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selection from:

U.S. Department of Justice
Office of Justice Programs
National Institute of Justice 

"Selection and Application Guide to Police Body Armor"
NIJ Guide 100-98

NIJís policy on body armor has always been that preserving the life of the police officer is the sole criterion on which to judge body armor effectiveness. At present, an officer may select a garment that corresponds to an appropriate threat level and be confident that armor in compliance with NIJís standard will defeat the stated threat level.

Armor Classification

NIJ Standard-0101.03 establishes six formal armor classification types, as well as a seventh special type, as follows:

Type I (.22 LR; .38 Special). This armor protects against .22 Long Rifle High-Velocity lead bullets, with nominal masses of 2.6 g (40 gr), impacting at a velocity of 320 m/s (1,050 ft/s) or less, and against .38 Special roundnose lead bullets, with nominal masses of 10.2 g (158 gr), impacting at a velocity of 259 m/s (850 ft/s) or less. It also provides protection against most other .25 and .32 caliber handgun rounds.

Type I body armor is light. This is the minimum level of protection every officer should have, and the armor should be routinely worn at all times while on duty. Type I body armor was the armor issued during the NIJ demonstration project in the mid-1970s. Most agencies today, however, because of increasing threats, opt for a higher level of protection.

Type II-A (Lower Velocity .357 Magnum; 9mm). This armor protects against .357 Magnum jacketed soft-point bullets, with nominal masses of 10.2 g (158 gr), impacting at a velocity of 381 m/s (1,250 ft/s) or less, and against 9mm full-metal jacketed bullets, with nominal masses of 8.0 g (124 gr), impacting at a velocity of 332 m/s (1,090 ft/s) or less. It also provides protection against such threats as .45 Auto., .38 Special +P, and some other factory loads in caliber .357 Magnum and 9mm, as well as the Type I threats.

Type II-A body armor is well suited for full-time use by police departments, particularly those seeking protection for their officers from lower velocity .357 Magnum and 9mm ammunition.

Type II (Higher Velocity .357 Magnum; 9mm). This armor protects against .357 Magnum jacketed soft-point bullets, with nominal masses of 10.2 g (158 gr), impacting at a velocity of 425 m/s (1,395 ft/s) or less, and against 9mm full-jacketed bullets, with nominal velocities of 358 m/s (1,175 ft/s). It also protects against most other factory loads in caliber .357 Magnum and 9mm, as well as the Type I and II-A threats.

Type II body armor is heavier and more bulky than either Types I or II-A. It is worn full time by officers seeking protection against higher velocity .357 Magnum and 9mm ammunition.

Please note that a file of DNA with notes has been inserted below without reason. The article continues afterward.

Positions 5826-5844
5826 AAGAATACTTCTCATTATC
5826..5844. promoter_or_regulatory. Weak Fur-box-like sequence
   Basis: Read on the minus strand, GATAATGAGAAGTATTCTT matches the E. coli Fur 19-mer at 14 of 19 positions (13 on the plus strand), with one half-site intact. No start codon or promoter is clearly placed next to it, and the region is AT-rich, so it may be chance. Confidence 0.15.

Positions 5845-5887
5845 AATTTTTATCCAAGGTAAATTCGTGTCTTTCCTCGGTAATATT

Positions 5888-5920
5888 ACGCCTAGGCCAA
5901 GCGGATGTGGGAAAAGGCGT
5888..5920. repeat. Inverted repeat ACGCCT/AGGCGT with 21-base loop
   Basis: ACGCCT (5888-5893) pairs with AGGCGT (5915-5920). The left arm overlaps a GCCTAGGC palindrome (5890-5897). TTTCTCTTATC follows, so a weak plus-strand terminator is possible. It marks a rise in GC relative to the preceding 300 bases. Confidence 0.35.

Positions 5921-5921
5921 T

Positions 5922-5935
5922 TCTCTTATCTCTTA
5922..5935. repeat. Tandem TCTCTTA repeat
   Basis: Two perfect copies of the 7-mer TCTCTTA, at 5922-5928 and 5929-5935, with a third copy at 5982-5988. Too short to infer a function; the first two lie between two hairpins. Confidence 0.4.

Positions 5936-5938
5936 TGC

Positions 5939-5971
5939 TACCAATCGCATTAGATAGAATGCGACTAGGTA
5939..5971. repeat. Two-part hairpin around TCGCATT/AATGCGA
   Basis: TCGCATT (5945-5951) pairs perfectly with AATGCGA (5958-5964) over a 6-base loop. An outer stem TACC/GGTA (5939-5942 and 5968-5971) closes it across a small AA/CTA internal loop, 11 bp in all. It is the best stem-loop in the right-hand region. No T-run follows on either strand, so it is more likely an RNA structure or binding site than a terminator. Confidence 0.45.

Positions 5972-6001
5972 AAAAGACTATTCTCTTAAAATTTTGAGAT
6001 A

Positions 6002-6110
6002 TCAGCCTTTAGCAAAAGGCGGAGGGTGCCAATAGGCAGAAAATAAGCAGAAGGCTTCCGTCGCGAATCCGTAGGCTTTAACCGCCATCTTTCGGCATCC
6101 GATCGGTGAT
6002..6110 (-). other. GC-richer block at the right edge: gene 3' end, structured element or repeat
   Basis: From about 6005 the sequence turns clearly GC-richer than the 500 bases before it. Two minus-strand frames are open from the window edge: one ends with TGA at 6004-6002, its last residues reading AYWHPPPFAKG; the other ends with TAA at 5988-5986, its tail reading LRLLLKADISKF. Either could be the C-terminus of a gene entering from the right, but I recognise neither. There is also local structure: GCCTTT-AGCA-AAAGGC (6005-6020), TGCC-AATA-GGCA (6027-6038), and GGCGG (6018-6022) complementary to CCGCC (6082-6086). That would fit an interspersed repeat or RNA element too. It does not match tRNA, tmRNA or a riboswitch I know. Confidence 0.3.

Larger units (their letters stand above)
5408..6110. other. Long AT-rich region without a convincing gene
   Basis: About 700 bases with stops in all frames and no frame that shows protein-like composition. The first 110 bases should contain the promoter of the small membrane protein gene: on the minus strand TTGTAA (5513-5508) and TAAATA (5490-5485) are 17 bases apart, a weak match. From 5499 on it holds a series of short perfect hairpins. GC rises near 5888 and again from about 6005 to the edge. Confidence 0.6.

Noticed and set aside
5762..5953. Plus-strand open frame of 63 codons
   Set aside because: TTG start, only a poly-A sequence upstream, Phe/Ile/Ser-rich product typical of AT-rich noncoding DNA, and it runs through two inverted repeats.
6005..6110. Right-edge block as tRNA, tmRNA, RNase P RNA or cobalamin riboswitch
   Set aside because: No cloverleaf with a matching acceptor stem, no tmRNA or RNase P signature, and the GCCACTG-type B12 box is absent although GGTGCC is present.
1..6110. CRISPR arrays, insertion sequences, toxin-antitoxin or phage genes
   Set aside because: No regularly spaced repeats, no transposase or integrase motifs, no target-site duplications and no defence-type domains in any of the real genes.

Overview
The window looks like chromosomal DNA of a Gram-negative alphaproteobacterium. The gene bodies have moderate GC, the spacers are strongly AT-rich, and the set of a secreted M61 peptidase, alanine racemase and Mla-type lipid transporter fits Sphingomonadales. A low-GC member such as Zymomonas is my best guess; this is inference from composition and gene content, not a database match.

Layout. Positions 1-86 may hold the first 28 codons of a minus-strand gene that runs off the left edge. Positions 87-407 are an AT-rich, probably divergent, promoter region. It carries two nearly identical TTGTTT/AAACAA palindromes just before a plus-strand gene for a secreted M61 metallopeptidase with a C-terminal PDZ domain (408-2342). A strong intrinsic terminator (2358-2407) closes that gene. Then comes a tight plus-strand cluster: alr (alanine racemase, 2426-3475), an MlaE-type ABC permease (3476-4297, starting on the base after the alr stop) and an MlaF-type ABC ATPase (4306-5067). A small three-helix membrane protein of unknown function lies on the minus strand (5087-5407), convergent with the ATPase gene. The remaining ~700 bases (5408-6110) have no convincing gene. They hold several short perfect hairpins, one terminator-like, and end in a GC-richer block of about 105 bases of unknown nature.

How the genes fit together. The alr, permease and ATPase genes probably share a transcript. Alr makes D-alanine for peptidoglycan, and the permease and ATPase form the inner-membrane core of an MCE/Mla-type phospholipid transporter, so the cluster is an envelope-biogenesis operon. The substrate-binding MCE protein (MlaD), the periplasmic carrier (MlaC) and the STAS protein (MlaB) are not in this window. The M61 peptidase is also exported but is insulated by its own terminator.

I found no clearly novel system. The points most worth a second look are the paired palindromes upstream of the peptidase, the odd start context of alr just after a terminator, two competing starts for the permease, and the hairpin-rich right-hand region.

Type III-A (.44 Magnum; Submachine Gun 9mm). This armor protects against .44 Magnum, lead semi-wadcutter bullets with gas checks, nominal masses of 15.55 g (240 gr), impacting at a velocity of 426 m/s (1,400 ft/s) or less, and against 9mm full-metal jacketed bullets, with nominal masses of 8.0 g (124 gr), impacting at a velocity of 426 m/s (1,400 ft/s) or less. It also provides protection against most handgun threats, as well as the Type I, II-A, and II threats.

Type III-A body armor provides the highest level of protection currently available from concealable body armor and is generally suitable for routine wear in many situations. However, departments located in hot, humid climates may need to evaluate the use of Type III-A armor carefully.

Type III (high-powered rifle). This armor, normally of hard or semirigid construction, protects against 7.62mm full-metal jacketed bullets (U.S. military designation M80), with nominal masses of 9.7 g (150 gr), impacting at a velocity of 838 m/s (2,750 ft/s) or less. It also provides protection against threats such as 223 Remington (5.56mm FMJ), 30 Carbine FMJ, and 12-gauge rifled slug, as well as the Type I through III-A threats.

Type III body armor is clearly intended only for tactical situations when the threat warrants such protection, such as barricade confrontations involving sporting rifles.

Type IV (armor-piercing rifle). This armor protects against .30-06 caliber armor-piercing bullets (U.S. military designation APM2), with nominal masses of 10.8 g (166 gr) impacting at a velocity of 868 m/s (2,850 ft/s) or less. It also provides at least single-hit protection against the Type I through III threats.

Type IV body armor provides the highest level of protection currently available. Because this armor is intended to resist "armor piercing" bullets, it often uses ceramic materials. Such materials are brittle in nature and may provide only single-shot protection, since the ceramic tends to break up when struck. As with Type III armor, Type IV armor is clearly intended only for tactical situations when the threat warrants such protection.

Special type. A purchaser who has a special requirement for a level of protection other than one of the above standard threat levels should specify the exact test rounds and minimum impact velocities to be used and indicate that this standard shall govern in all other respects.

Visit:  http://nlectc.org/txtfiles/selectapp.html for the full text of the National Institute of Justice Guide to Body Armor.  Every Law Enforcement officer should read it!  It is a straightforward booklet that covers all aspects of the armor you should be wearing on every tour of duty.

 

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